|Publication number||US6724239 B2|
|Application number||US 10/156,613|
|Publication date||Apr 20, 2004|
|Filing date||May 28, 2002|
|Priority date||Jul 24, 2001|
|Also published as||US20030020533|
|Publication number||10156613, 156613, US 6724239 B2, US 6724239B2, US-B2-6724239, US6724239 B2, US6724239B2|
|Inventors||Colin Price, Mark Stephen Power|
|Original Assignee||Analog Devices, Inc.|
|Export Citation||BiBTeX, EndNote, RefMan|
|Patent Citations (9), Non-Patent Citations (3), Referenced by (8), Classifications (9), Legal Events (4)|
|External Links: USPTO, USPTO Assignment, Espacenet|
This application claims priority of U.S. Provisional application No. 60/307,456 filed Jul. 24, 2001 to Price et al. entitled LOW-VOLTAGE CMOS SAMPLING TECHNIQUE ALLOWING POWER-DOWN OPERATION AND WIDE SUPPLY RANGE FUNCTIONALITY.
This invention relates to a voltage boost circuit, and more particularly to a low supply voltage sampling switch circuit using such a voltage boost circuit.
Voltage sampling switch circuits such as used in analog to digital converters (ADC) are desired to conduct even when the input voltage is close to or exceeds the supply voltage. This is becoming more of a challenge as the demand increases for circuits that operate at ever lower supply voltages. Presently, there are no practical 12 bit ADC's which operate at 1.6 volts although they are in demand. In one approach a transmission gate using a parallel PMOS, NMOS pair works well when the supply voltage is high but the conductance goes to zero about midband of the input when the supply voltage is in the 1.8 volt range. Another approach to the problem, Singer et al., U.S. Pat. No. 6,118,326, employs a boost capacitor which is charged to supply voltage in one mode then stacked on the analog input voltage to provide a fixed enhancement to the gate voltage of the sampling switch to maintain near constant conduction over the input range. One problem with this is that with positive supply voltage using an NMOS switch to connect the boost capacitor to the supply voltage another boost circuit is needed to keep the gate of this NMOS switch above the supply so that the boost capacitor can be sufficiently charged. This uses additional power and requires a clock to constantly recharge this additional boost circuit. In the situation of a positive supply voltage this problem can be alleviated by using a PMOS instead of an NMOS switch but then the back gate of the PMOS normally connected to the source terminal acts as a forward biased diode in the boost mode and quickly discharges the boost capacitor. Other circuits, Pierre Favrat et al., IJSSC March 1998, double the supply voltage to drive the gate. The problem with this is that the boosted voltage can in some conditions of input voltage exceed the maximum voltage rating of the MOS devices and so further adjustment is required to accommodate this. See U.S. Pat. No. 6,118,326 to Singer et al., issued Sep. 12, 2000, entitled Two Phase Boostrap CMOS Switch Drive Technique and Circuit. See also A High Efficiency CMOS Voltage Doubler (Pierre Favrat et al., IJSSC March 1998); a 10-bit 20-MS/s, 35 mw Pipeline A/D Converter (Cho et al., IEEE 1994 custom IC Conf.); and An Experimental 1.5v 64-Mb DRAM (Nakagome et al., IJSSC April 1991).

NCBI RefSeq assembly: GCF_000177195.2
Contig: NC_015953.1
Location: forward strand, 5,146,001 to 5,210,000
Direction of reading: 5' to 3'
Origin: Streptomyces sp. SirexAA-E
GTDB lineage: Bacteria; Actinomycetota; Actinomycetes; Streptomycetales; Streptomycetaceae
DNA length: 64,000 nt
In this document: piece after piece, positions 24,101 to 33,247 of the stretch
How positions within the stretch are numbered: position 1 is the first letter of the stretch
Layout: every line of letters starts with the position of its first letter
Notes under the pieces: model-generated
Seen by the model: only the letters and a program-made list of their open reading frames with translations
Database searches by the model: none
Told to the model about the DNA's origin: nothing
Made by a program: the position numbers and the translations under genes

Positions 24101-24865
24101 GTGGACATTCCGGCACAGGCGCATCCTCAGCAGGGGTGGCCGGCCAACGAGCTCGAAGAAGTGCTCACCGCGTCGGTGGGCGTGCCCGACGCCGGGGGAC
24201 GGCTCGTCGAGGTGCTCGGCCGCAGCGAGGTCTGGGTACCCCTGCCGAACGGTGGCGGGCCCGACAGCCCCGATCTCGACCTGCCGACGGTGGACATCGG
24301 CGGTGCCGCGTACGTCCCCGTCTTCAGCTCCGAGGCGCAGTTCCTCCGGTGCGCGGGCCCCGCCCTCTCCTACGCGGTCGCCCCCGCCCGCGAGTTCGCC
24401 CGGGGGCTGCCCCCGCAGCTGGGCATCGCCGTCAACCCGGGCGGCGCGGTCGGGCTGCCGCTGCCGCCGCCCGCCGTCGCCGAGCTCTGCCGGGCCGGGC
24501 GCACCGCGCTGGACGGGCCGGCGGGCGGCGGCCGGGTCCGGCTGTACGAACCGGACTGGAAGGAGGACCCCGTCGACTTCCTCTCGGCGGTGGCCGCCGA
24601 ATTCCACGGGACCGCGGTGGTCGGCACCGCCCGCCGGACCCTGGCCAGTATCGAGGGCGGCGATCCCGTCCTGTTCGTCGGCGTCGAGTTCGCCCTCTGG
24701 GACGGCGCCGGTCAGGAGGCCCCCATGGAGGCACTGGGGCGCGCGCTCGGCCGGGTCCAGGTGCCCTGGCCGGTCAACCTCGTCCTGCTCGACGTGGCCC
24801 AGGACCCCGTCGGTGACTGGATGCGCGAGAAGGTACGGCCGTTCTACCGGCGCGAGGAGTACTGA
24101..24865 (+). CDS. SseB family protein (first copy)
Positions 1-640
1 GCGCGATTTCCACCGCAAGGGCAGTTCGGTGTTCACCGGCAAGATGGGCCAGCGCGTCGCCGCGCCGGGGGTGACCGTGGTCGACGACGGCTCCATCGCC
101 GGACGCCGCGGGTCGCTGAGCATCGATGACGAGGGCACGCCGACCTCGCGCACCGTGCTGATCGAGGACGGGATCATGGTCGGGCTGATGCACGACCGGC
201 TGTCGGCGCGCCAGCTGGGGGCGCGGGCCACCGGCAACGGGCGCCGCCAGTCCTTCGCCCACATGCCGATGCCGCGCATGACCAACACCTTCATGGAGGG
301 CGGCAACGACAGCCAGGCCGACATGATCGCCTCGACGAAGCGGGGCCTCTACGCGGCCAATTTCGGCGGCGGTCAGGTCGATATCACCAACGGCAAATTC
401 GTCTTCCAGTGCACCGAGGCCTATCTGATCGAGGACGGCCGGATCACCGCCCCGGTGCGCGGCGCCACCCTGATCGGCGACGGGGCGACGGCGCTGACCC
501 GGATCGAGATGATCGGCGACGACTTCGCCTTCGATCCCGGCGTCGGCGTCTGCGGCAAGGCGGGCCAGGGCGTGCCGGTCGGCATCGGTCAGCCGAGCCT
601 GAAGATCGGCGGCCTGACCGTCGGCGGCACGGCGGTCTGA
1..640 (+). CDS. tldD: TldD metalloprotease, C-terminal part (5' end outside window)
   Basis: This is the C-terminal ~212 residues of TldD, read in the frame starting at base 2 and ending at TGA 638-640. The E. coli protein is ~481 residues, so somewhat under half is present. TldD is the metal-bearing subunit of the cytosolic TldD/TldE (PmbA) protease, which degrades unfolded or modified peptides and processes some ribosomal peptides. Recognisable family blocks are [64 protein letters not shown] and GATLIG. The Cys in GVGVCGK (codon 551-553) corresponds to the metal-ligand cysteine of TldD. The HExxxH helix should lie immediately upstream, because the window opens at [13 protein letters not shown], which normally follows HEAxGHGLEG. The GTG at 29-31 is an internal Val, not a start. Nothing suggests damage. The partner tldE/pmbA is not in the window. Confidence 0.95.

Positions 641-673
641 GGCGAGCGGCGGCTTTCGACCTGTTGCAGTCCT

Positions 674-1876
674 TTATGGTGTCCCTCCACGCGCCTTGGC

It is therefore an object of this invention to provide an improved voltage boost circuit.
It is a further object of this invention to provide an improved low supply voltage sampling switch circuit using such a voltage boost circuit.
It is a further object of this invention to provide such an improved voltage boost circuit and low supply voltage sampling switch circuit using such a voltage boost circuit which operate over a wider supply voltage range.
It is a further object of this invention to provide such an improved voltage boost circuit and low supply voltage sampling switch circuit using such a voltage boost circuit which do not require a continuous clock or additional boost circuitry.
It is a further object of this invention to provide such an improved voltage boost circuit and low supply voltage sampling switch circuit using such a voltage boost circuit which stacks the boost capacitor voltage on a fixed bias to ensure that the boosted voltage does not exceed a maximum safe voltage for the MOS devices.
The invention results from the realization that a high voltage boost circuit particularly useful in a low supply voltage sampling switch circuit which uses less power, does not require a continuous clock and operates over a wider range of voltages can be achieved by using a back gate isolation circuit for switching the back gate of a charging MOS switch to reverse bias it both during the charging and the boost modes to prevent charge loss of the capacitor during the boost mode.
This invention features a voltage boost circuit including a boost capacitor and a charging circuit for charging in the charging mode the boost capacitor to a supply voltage. The charging circuit includes a charging MOS switch interconnected between the supply voltage and one terminal of the boost capacitor. There is a boost bias voltage and a boost switch for connecting the second terminal of the boost capacitor to the boost bias voltage in the boost mode. The charging circuit also includes a back gate isolation circuit connected to the back gate of the charging MOS switch and includes a first switch for connecting the back gate to the supply voltage for reverse biasing the back gate in the charging mode and a second switch for connecting the back gate to the one terminal of the boost capacitor for reverse biasing the back gate in the boost mode to prevent charge loss from the boost capacitor.
In a preferred embodiment correct level driving signals are achieved by connecting the last stage of the driving circuit to one terminal of the boost capacitor to provide a driving voltage that is always equal to the largest voltage in the circuit. The supply voltage may be positive and the charging MOS switch may include a PMOS switch. The supply voltage may be negative and the charging MOS switch may include an NMOS switch. The first and second switches each may have their back gates connected to the back gate of the charging MOS switch.